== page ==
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Tips and tricks for the November 2017 KNITCRATE by Dayana Knits

Tips and tricks for the November 2017 KNITCRATE by Dayana Knits:
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I was so excited to get self-striping yarn in this month’s KnitCrate because I love knitting with it. Why? Even the simplest project becomes way more interesting when you’re waiting for the next color to pop up!

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This month’s pattern, the Patina Scarf by Hannah Thiessen, is a perfect way to show off the beautiful Uru.Yarn, hand-dyed by KnitCrate.

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TIP 1: Winding self-striping skeins

The unique thing about self-striping skeins is that there is a specific color order to each colorway. Opening up a skein of Uru.Yarn was a delight to see firsthand how this type of yarn is dyed and wound. This colorway is “Pinwheel”.

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The Patina Scarf actually reverses color order in the center of the scarf, so it’s really important to understand how the skeins are ordered and which end of the yarn you’re supposed to start from. It’s so easy peasy that you’ll see even my cat can do it (ok, that could be an exaggeration):

VIDEO TIP: Click here!

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TIP #2: Measuring gauge on the diagonal

While the Patina Scarf stitch pattern is a simple 1x1 rib, decreases at the beginning of a row paired with increases at the end of a row give the scarf a clever diagonal direction to the knitting.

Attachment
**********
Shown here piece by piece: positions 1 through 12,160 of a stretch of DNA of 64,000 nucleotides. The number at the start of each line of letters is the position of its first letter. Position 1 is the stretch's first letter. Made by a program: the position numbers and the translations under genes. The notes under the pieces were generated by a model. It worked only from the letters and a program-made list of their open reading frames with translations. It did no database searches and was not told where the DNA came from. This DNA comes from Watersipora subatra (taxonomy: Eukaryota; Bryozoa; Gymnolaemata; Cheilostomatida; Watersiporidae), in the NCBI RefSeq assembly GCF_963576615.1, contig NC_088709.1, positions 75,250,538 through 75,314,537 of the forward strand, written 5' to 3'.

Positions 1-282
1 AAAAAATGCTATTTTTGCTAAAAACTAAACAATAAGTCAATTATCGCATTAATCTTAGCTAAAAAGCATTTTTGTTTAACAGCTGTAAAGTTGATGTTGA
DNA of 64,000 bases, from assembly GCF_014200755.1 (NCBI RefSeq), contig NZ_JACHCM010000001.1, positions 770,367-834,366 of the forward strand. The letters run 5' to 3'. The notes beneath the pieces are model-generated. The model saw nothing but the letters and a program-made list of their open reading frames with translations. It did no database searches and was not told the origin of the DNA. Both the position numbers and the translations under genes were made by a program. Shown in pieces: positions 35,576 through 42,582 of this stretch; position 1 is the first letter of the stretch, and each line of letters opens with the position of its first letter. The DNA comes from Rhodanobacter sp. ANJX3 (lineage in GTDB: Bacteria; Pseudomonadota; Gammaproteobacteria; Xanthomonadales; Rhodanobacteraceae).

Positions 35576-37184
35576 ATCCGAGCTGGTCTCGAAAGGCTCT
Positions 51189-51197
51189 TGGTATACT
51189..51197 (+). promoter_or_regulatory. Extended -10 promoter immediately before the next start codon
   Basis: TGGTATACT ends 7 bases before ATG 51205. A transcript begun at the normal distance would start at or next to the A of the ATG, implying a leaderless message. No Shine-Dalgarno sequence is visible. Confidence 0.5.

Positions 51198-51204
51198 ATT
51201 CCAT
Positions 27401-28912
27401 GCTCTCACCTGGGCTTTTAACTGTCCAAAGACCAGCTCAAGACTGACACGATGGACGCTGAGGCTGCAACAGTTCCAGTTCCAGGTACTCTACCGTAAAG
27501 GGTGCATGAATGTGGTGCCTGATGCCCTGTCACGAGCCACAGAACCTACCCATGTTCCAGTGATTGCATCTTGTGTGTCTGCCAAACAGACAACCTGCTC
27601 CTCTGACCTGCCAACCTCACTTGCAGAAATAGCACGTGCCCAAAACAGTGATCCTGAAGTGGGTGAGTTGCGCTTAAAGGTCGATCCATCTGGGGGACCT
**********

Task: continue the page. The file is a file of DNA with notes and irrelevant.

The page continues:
Gauge is usually not critical in a scarf (unless you have limited yardage), but you do find “diagonal” or “on the bias” stitch patterns like this in many designs. Be cautious when measuring gauge in a diagonal pattern, especially row gauge! Here’s how to do it like a pro:

VIDEO TIPClick here!

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TIP #3: K2tog vs. SSK

The K2tog decreases at the beginning of the Patina Scarf’s right side rows get the diagonal going nicely. This is a perfect opportunity to show you how not all decreases are created equal! Designers think carefully about what stitches are used to create an effect. I thought that it might not make a difference to use a SSK, but boy was I wrong:

VIDEO TIP: Click here!

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TIP #4: Why is the first stitch slipped?

Ah yes, an age-old question. Some patterns slip the first stitch, some don’t. This one does, why? Well, it’s all about what shows! Scarf edges, belt edges – anything that will not be seamed and sees the light of day should have a “slip stitch” edge. Here’s how you do it:

VIDEO TIP: Click here!

Until next time!

With love,

- Dayana Knits

If you want to try a KnitCrate,  click here to join me and use coupon code “DK20” for 20% off!

And, OF COURSE, you can follow Dayana Knits any way you like:

Blog: www.dayanaknits.com

Facebook Page: www.facebook.com/DayanaKnits

Ravelry: www.ravelry.com/people/DayanaKnits

Instagram: www.instagram.com/dayanaknits